The nation's two largest steelmakers reported yesterday that they lost money in the first quarter.
U.S. Steel Corp., which is No. 1, said that it lost $118 million in the latest quarter compared with net income of $80 million in the first quarter of 1982, while No. 2, Bethlehem Steel Corp., said it lost $175.2 million compared with a $66.7 million loss a year earlier.
Among other reports yesterday:
* Eastern Airlines lost $60.7 million compared with a $51.4 million loss for the same period last year, mainly because of "unprofitable deep-discount fares, which Eastern was forced to match during most of the quarter," and higher labor costs, Chairman Frank Borman said.
* American Broadcasting Cos. Inc.'s profit before one-time gains was unchanged from a year earlier on an 8 percent increase in sales.
* Standard Oil Co. of California's first-quarter profit jumped 34.8 percent.
Income at U.S. Steel's Marathon Oil Co. unit dropped sharply in the first three months of the year, while the steel segment and other businesses operated in the red, the company said.
First-quarter sales totaled $3.9 billion, down from $4.3 billion in the fourth 1982 quarter and $5 billion in the first 1982 quarter.
Steel operations alone lost $232 million in the first three months of this year, far above the $24 million loss a year ago.
But U.S. Steel Chairman David Roderick said operating results showed a "substantial improvement" from late 1982, reflecting savings from the new labor contract with the United Steelworkers union, a modest pickup in shipments and higher operating rates.
Bethlehem Steel, which suffered the largest quarterly loss in U.S. corporate history at the end of 1982, said that sales fell sharply, from $1.564 billion to $1.119 billion.
Bethlehem's operating loss also rose, to $163.2 million from $111.6 million.
Increased orders gave Bethlehem its first quarterly improvement in shipment levels in almost two years, to about 2 million tons.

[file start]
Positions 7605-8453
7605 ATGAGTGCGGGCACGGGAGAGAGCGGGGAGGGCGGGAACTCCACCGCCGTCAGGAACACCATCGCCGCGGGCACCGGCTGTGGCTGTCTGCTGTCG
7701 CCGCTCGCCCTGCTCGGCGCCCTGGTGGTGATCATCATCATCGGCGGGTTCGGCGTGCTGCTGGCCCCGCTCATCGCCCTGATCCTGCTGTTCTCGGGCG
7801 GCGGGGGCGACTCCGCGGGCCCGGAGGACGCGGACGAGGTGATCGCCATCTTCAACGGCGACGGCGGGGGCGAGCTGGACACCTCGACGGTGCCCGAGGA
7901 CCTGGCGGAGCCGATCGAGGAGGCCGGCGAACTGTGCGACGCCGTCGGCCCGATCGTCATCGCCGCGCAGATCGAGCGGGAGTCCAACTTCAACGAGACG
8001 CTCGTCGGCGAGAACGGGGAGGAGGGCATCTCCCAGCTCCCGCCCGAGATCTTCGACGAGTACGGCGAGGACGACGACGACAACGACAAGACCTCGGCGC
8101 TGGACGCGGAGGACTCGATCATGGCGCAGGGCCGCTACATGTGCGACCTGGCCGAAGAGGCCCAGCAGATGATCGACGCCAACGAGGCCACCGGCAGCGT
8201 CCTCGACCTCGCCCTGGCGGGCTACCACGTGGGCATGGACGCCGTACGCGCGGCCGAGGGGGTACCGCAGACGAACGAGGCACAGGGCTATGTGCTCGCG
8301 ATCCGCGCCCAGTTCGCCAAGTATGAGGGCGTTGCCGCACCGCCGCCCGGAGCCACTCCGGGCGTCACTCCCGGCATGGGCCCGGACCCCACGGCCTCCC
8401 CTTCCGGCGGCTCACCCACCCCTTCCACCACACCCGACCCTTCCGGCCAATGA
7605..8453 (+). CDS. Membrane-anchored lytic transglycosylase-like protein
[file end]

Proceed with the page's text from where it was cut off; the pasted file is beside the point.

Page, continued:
Eastern Airlines report of the latest loss follows the company's recent disclosure that it will be forced into default by June if it can't restructure its debt.
Eastern said its operating revenue rose to $969.7 million in the quarter, up from $908.4 million.
American Broadcasting Cos. Inc. said its first-quarter profit both this year and in 1982 was $13.9 million (48 cents a share).
A year ago, ABC also had a $10.3 million extraordinary gain from an investment tax credit refund and other interest income, lifting net income to $24.2 million (84 cents). Thus, on a net-income basis, ABC's latest profit was down 42 1/2 percent from a year earlier.
First-quarter sales rose to $663.1 million from $612.9 million.
ABC said pre-tax earnings of its broadcasting group, which includes the ABC Television Network, rose 38 percent to $40.6 million from $29.3 million. Broadcasting revenue climbed 12 percent to $588.2 million from $526.6 million.
But ABC said its Video Enterprises group, which includes DAYTIME, Satellite News Channel and other cable-TV ventures that have required heavy start-up costs, posted a pretax loss of $11.6 million compared with a year-earlier loss of $2.17 million.
Standard Oil Co. of California, the fourth-largest U.S. oil producer, said that its first-quarter profit rose to $310 million (91 cents a share) from $230 million (67 cents) in the same period last year. Revenue fell to $6.99 billion from $10.02 billion.
Chairman George Keller said his company's gain was due to reduced exploration expense and a drop in the purchase price of Saudi Arabian crude oil.